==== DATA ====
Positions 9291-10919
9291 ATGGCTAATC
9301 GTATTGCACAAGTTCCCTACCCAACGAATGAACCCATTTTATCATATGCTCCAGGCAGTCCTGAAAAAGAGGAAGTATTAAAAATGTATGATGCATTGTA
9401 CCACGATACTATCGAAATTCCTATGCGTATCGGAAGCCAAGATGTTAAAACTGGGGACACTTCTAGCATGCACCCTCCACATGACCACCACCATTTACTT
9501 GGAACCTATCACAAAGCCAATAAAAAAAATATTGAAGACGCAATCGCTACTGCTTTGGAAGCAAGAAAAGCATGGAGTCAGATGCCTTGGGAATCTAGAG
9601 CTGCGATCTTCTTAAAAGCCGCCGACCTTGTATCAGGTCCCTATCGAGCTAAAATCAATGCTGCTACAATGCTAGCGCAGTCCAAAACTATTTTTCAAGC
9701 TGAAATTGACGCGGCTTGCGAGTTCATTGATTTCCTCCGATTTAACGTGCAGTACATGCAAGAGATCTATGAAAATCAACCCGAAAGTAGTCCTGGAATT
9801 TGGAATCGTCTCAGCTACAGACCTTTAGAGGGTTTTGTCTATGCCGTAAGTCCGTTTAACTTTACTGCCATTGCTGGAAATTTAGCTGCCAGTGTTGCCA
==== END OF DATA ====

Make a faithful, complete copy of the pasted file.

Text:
Positions 9291-10919
9291 ATGGCTAATC
9301 GTATTGCACAAGTTCCCTACCCAACGAATGAACCCATTTTATCATATGCTCCAGGCAGTCCTGAAAAAGAGGAAGTATTAAAAATGTATGATGCATTGTA
9401 CCACGATACTATCGAAATTCCTATGCGTATCGGAAGCCAAGATGTTAAAACTGGGGACACTTCTAGCATGCACCCTCCACATGACCACCACCATTTACTT
9501 GGAACCTATCACAAAGCCAATAAAAAAAATATTGAAGACGCAATCGCTACTGCTTTGGAAGCAAGAAAAGCATGGAGTCAGATGCCTTGGGAATCTAGAG
9601 CTGCGATCTTCTTAAAAGCCGCCGACCTTGTATCAGGTCCCTATCGAGCTAAAATCAATGCTGCTACAATGCTAGCGCAGTCCAAAACTATTTTTCAAGC
9701 TGAAATTGACGCGGCTTGCGAGTTCATTGATTTCCTCCGATTTAACGTGCAGTACATGCAAGAGATCTATGAAAATCAACCCGAAAGTAGTCCTGGAATT
9801 TGGAATCGTCTCAGCTACAGACCTTTAGAGGGTTTTGTCTATGCCGTAAGTCCGTTTAACTTTACTGCCATTGCTGGAAATTTAGCTGCCAGTGTTGCCA